Should we be afraid of the rise of the machines?
Of that fact that artificial intelligence rapidly approaching the point of singularity – when the sum total artificial intelligence is smarter than the sum-total of human intelligence?
Should we be implanting upgradable computer chips in our brains, as Elon Musk suggests, to ensure that human operating systems keep pace with the AI we have created to serve us?
Yes, we probably should be afraid.
Not because of the technology itself, which could in fact improve human living standards beyond our wildest dreams, but rather of the fact that humans, when presented with amazingly powerful technology tend to make some very bad decisions about how to use it. In the wrong hands amazing technology can have devastating effects.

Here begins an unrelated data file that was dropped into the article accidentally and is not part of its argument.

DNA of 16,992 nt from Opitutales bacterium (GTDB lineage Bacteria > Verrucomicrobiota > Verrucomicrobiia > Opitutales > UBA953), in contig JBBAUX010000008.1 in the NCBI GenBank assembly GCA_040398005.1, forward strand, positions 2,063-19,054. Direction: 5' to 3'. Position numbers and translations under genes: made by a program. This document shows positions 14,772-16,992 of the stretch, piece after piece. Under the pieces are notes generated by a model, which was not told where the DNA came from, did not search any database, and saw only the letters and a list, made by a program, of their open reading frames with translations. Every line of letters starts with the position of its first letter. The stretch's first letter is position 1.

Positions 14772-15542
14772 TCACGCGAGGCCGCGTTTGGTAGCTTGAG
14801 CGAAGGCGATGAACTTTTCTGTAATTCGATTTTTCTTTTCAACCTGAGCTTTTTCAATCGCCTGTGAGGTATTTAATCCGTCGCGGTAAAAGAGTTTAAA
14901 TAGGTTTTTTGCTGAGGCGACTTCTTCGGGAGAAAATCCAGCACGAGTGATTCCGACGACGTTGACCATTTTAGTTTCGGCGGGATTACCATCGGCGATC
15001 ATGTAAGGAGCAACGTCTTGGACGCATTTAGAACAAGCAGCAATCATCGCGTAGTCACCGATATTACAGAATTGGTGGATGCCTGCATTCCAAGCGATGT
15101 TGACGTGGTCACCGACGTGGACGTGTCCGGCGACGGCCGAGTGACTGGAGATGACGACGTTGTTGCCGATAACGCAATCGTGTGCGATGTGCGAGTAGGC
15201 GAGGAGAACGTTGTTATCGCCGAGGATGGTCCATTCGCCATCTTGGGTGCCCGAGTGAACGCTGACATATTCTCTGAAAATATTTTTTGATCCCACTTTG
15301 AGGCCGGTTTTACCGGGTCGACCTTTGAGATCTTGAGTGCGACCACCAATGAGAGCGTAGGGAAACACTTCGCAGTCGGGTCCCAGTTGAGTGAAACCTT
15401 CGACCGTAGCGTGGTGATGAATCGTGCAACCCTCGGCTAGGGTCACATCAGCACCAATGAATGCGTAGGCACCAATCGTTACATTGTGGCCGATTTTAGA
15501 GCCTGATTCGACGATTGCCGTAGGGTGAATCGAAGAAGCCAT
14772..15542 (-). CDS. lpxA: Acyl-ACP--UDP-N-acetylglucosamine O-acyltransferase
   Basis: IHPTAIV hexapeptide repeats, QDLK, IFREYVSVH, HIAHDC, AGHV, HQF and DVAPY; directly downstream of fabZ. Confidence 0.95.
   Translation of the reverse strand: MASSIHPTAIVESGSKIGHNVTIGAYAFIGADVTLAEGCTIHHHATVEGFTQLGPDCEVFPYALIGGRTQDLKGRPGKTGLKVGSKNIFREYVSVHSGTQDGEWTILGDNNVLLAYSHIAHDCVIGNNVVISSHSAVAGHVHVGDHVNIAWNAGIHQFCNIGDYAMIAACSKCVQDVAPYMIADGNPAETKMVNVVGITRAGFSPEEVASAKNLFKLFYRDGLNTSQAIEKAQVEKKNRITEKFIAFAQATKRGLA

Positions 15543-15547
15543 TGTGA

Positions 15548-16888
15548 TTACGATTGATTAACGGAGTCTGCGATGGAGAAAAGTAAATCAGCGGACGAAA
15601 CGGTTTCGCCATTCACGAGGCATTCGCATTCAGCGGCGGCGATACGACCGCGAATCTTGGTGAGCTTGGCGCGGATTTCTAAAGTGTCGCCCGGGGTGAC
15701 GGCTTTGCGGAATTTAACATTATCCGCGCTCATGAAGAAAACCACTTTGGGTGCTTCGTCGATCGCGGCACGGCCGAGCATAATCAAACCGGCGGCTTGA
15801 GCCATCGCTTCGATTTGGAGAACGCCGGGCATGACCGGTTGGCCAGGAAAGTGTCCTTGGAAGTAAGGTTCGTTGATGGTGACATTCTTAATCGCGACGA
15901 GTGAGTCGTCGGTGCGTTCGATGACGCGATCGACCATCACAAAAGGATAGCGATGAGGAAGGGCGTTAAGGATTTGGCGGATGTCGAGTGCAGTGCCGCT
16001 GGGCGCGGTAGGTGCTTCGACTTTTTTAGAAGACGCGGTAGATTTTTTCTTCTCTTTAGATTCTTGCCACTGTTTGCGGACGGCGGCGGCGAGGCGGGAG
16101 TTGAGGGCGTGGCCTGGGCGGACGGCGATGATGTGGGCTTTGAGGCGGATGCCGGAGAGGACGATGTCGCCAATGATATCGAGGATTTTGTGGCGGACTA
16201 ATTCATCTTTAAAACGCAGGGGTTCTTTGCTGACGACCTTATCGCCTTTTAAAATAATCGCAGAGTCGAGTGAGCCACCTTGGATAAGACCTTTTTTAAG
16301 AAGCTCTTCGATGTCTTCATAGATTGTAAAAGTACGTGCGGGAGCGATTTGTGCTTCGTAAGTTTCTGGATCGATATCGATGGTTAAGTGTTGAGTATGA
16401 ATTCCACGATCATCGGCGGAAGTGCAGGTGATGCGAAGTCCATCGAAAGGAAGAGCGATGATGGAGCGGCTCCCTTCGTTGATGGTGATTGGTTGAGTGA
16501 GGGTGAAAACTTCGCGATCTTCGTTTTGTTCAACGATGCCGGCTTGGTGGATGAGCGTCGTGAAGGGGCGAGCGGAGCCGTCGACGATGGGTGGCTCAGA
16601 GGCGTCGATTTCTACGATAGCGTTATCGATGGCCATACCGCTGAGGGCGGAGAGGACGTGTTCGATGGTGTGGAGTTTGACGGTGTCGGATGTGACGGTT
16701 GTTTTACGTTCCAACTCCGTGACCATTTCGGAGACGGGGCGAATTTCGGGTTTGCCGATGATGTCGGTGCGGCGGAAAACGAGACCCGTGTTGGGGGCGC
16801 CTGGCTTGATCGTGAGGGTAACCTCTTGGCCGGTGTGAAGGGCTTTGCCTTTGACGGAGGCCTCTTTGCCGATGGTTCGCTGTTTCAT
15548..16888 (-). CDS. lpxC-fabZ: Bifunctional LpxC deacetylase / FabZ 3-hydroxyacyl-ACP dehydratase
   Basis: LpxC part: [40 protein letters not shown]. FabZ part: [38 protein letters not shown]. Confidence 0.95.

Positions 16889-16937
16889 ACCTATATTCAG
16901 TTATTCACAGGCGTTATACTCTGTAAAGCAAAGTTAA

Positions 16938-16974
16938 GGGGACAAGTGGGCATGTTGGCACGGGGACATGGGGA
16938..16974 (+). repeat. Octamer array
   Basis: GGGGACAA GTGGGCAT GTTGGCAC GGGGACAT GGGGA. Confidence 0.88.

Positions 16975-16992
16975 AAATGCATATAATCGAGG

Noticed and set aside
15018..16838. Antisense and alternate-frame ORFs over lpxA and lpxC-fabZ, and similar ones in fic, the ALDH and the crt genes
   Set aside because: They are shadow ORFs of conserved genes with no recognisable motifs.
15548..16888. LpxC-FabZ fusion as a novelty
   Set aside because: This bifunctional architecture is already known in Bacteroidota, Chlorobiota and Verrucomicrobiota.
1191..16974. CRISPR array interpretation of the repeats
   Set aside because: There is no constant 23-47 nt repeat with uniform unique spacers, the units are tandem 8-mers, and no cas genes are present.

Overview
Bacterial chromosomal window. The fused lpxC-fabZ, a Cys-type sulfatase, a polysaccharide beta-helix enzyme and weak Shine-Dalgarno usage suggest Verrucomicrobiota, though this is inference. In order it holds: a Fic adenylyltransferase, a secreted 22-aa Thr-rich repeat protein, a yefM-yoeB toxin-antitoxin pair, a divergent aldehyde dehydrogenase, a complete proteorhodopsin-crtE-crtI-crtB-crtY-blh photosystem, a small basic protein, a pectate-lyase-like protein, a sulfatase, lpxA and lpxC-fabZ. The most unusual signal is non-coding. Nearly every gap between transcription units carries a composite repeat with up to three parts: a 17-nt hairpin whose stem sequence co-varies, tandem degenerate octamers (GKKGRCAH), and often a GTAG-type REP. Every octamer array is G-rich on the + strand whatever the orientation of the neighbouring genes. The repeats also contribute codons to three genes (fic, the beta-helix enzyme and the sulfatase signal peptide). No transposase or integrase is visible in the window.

Take nuclear technology. It’s amazing. The advent of splitting the atom and the discovery of nuclear power was a giant leap forward for all of humanity.
Of course, then some guy decided to use that power to build bombs, which some other guy decided to drop on Hiroshima.
It only takes one guy to decide to press the button. To drop the bomb. To “there” wherever there may be, to the worst possible usage of the technology.
And there always is that one guy who goes there.
When it comes to the awesome power of the singularity, it only takes one guy to use that power to control others.
Think among the lines of the implications of China’s Social Credit System that allocates a ‘score’ to each of its citizens. You score is determined by your behaviour; your credit record, your internet browsing history, what you spend your money on, who you talk to… Now when a government starts using that data, that score – together with all-powerful AI to enforce the system – to control access to resources, like food and money (not that difficult in a post-cash, digital economy) – well, you have a 1984 type scenario far more terrifying that anything Orwell could have made up on his own.